Investigators found Sgt. Smith used his state vehicle to travel to Mrs. Smith’s apartment on at least one occasion, something Sgt. Smith denied in his statements.

The back and forth accusations between the couple – who said or did what and when – were parsed out through the Internal Affairs investigation. Mrs. Smith photographed Sgt. Smith’s vehicle in her parking lot and provided text messages corroborating her story.

Sgt. Smith told investigators that he and Mrs. Smith were dating again during this time, but the texts, other forms of communication, meetings and his traveling to her apartment violated the restrictions laid out under the terms of the restraining order.

Investigators also determined that Sgt. Smith had lied twice during his interview regarding his contact with Mrs. Smith and his gaining access to and deleting information from her phone.

Mrs. Smith filed for divorce on January 6, 2020 and filed a complaint with the Southington Police Department on January 21 that Sgt. Smith had violated his protective order twelve separate occasions. 

The Southington police arrested him on two counts of violation of a protective order on January 24, 2020.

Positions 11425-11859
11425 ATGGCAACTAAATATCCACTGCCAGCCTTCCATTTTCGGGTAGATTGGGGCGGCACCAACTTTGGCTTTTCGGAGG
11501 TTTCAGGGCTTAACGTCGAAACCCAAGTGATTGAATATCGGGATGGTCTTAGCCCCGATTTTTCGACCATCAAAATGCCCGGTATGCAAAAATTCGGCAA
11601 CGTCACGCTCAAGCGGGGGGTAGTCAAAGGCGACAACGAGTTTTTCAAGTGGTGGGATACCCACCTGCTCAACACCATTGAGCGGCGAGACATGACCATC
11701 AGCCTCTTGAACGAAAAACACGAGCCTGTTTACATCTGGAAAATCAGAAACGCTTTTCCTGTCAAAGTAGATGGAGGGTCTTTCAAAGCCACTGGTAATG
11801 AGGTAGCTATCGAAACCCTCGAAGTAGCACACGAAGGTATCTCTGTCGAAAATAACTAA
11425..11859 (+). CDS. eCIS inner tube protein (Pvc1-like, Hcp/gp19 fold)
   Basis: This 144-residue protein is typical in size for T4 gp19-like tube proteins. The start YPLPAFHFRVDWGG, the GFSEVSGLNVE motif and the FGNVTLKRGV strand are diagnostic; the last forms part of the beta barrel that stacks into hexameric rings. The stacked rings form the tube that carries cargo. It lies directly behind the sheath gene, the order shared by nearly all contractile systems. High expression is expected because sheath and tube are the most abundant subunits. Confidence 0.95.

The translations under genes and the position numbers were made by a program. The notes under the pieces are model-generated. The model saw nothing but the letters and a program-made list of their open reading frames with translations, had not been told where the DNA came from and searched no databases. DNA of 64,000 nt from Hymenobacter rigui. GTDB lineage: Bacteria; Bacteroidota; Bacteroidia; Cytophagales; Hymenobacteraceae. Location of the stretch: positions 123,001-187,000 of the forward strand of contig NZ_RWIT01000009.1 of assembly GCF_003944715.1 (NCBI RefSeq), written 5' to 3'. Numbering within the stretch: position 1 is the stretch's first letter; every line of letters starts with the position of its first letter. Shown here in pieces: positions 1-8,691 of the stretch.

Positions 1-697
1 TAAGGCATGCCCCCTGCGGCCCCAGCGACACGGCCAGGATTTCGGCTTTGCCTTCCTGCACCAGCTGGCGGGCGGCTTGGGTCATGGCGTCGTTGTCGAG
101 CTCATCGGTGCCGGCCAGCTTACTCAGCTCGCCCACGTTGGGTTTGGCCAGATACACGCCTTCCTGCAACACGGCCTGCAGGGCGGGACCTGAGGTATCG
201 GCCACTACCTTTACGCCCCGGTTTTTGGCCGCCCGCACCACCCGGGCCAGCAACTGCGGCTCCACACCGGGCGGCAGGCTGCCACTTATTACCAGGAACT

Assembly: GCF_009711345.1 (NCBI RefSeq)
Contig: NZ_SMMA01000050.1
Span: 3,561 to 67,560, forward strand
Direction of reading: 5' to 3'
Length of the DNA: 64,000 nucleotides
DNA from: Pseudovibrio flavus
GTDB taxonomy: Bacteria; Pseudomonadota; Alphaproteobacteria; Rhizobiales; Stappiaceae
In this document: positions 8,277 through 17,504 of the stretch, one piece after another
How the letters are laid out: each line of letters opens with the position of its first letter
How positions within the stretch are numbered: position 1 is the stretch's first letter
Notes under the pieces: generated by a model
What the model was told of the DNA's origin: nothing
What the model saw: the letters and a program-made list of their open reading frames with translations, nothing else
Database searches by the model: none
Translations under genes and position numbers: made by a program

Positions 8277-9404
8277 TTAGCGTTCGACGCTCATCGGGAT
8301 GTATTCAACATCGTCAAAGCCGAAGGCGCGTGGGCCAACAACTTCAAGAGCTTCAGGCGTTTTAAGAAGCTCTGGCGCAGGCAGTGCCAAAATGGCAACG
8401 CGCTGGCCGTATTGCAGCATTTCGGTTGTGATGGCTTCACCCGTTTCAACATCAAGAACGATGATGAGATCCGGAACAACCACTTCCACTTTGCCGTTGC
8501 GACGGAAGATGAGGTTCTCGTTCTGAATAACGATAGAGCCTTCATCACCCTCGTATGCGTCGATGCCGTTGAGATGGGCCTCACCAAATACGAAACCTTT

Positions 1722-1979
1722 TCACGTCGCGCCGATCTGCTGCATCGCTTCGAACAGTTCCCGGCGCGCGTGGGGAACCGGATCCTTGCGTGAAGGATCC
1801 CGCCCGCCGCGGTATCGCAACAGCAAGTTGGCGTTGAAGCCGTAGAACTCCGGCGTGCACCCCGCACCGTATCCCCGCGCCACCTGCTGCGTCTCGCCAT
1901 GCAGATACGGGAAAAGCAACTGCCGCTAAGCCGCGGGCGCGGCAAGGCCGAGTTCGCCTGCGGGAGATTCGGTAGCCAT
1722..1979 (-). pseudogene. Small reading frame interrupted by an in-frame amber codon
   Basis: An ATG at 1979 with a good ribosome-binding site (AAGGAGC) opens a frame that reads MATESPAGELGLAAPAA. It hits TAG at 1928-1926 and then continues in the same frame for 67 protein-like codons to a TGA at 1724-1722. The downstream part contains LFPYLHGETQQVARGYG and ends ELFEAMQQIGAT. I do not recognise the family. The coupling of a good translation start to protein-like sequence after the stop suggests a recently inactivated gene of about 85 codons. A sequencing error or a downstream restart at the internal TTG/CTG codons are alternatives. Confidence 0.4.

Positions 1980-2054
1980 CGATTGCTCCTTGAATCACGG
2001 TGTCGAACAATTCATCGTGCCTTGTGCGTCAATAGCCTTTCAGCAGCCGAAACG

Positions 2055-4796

For her part, Mrs. Smith has been vocal about her experience with abuse on social media.

In a phone conversation exactly one year after the July 7, 2019 incident, she described herself as feeling “anxious” and says she is working with domestic violence groups in order to cope with the memories.

“I’m Gonna Lose Everything”

Despite the multiple sustained findings against him and upcoming court dates in August and September for the charges related to the July 7, 2019 incident and violating the restraining order, Smith remains employed by the Connecticut State Police but has no police powers.

When Mrs. Smith attempted to find out what discipline the department meted out, she was met with a union contract that forbids revealing disciplinary action without the officer’s consent.